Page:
By Jonathan Shikes
By Alex Brown
By Cafe Society
By Samantha Alviani
By Lori Midson
By Mark Antonation
By Loren Lorenzo
By Nate Hemmert
Brew news: Oktoberfest always reminds me of one splendid autumn evening when we sat in Munich's ridiculously touristy but fun Hoffbrau Haus with a bunch of eighty-year-old Germans who spoke not a lick of English. In lieu of verbal communication, they kept nodding their heads at us, grinning and drinking a toast--over and over again. I vaguely remember stumbling out of the place and walking past huge windows filled with slowly roasting dead animals. Before I'd quaffed all that beer, though, I'd tasted this amazing Regensburger sausage. Since then, I dreamed of re-creating that taste here at home--until I talked to Tango chef Peter St. John, who was born in Munich. When I asked how to make the Regensburger, his eyes lit up at the memory and then he said, "You need a buffalo grinder"--which turns out to be an enormous grinder that costs big bucks.
Oh, well. I drowned my sorrows last weekend by trying three new beers: Coors's Oktoberfest Marzen, the Fall Fest Ale from the Rockies Brewing Company and the Autumn Ale from Breckenridge Brewery. The Marzen was blah, pretty tasteless except for a nagging bitterness; Coors's last seasonal beer, the Weizenbier, was much better. The Fall Fest Ale was pale and mild, with a hopsy aftertaste. The Autumn Ale, however, was dark and rich with a more malty finish--just the thing to go with a spicy, greasy sausage. I love Oktober.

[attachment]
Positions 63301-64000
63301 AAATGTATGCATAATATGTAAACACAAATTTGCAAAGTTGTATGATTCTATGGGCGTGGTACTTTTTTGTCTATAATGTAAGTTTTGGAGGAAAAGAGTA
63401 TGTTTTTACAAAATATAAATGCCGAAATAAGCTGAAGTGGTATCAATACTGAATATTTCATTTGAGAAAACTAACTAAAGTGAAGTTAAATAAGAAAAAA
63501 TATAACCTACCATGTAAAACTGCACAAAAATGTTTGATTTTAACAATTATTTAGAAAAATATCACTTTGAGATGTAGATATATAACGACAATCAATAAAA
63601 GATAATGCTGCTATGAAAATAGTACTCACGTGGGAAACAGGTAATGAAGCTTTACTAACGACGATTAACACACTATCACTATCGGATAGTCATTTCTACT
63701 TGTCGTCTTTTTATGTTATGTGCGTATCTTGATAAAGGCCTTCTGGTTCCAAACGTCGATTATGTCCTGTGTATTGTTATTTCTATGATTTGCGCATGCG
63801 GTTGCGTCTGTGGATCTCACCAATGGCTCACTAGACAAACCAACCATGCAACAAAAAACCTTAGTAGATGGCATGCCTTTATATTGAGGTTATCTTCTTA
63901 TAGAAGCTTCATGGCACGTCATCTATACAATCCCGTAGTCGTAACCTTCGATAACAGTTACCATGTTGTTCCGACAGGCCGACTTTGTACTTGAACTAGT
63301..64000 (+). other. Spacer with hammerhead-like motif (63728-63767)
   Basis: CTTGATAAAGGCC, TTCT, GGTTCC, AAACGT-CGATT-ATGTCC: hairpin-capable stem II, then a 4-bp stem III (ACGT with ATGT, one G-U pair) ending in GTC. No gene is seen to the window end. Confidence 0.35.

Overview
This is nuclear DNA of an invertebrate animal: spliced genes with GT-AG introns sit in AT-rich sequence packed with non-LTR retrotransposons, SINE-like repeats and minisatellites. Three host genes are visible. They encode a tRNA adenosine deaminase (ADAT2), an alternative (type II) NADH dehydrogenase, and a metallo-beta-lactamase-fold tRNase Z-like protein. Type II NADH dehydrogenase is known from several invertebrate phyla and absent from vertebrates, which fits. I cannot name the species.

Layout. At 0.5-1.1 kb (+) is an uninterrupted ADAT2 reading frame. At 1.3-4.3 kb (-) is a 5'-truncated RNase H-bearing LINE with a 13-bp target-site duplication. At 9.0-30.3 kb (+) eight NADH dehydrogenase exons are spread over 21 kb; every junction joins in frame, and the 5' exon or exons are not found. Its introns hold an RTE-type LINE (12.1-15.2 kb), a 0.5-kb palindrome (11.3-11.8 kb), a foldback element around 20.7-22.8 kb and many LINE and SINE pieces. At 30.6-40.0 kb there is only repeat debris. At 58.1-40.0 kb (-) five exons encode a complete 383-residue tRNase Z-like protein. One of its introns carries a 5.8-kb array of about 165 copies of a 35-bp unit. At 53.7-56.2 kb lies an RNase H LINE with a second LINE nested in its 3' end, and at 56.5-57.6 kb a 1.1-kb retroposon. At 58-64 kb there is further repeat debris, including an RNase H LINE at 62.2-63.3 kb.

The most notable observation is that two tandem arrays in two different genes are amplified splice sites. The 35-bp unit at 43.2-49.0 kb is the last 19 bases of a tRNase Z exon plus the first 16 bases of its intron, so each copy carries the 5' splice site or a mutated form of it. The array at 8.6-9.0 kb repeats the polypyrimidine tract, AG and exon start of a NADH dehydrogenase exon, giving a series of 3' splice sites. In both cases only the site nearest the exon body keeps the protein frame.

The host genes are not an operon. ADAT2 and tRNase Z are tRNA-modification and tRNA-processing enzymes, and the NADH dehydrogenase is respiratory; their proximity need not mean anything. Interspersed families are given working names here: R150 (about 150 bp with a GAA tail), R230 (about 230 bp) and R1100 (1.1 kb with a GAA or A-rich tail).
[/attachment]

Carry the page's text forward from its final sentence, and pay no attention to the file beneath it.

Rocky Mountain high: But man does not live by beer alone. There's wine, too, as exhibited in a fun little book that recently crossed my desk. Rocky Mountain Wineries: A Travel Guide to the Wayside Vineyards is a down-to-earth guide written by Linda Collison and Bob Russell, both of whom make it clear they are not wine snobs. The Colorado section is a nice plug for wineries that are often ignored, and there are interesting character capsules of the people who own and operate them. The book costs $16.95; call 449-4919 to get a copy.
Leftovers: I never had the pleasure of visiting Jimmy Schmidt's last Rattlesnake Club here, so watching his return treated like the Second Coming has taken me by surprise. Still, I'm looking forward to his Rattlesnake Grill, scheduled to open in the Cherry Creek Shopping Center in a few weeks...One of my favorite chefs, Bradford Heap, has moved from the Pearl Street Inn in Boulder to Full Moon Grill and Pasta, also in Boulder, at 2525 Arapahoe Road. The previous Full Moon menu was a trendy, lackluster gathering of pastas and sandwiches; word is that Heap will inject his eclectic but sound talents into a revamping of the dishes...For those who know that the beef is just as great as the seafood at McCormick's Fish House and Bar, the seventh-anniversary dinner on October 6, featuring an all-you-can-eat steak-and-Dungeness-crab deal, should set the salivary glands in motion. The meal costs $19.87 (the year McCormick's opened in LoDo) and includes salad, bread, side dishes, dessert and coffee. Call 825-1107 to see if there are still seats left...Or dial 295-1225 and get a mobile meal from Daddio's Kitchen on Wheels, a weekends-only setup that owner Jimmy "Dr. Daddio" Walker (who also owns radio station KDKO) says will deliver ribs, catfish, burgers and fried turkey to--get this--anywhere. The order must be placed 24 hours in advance; remember to invite me.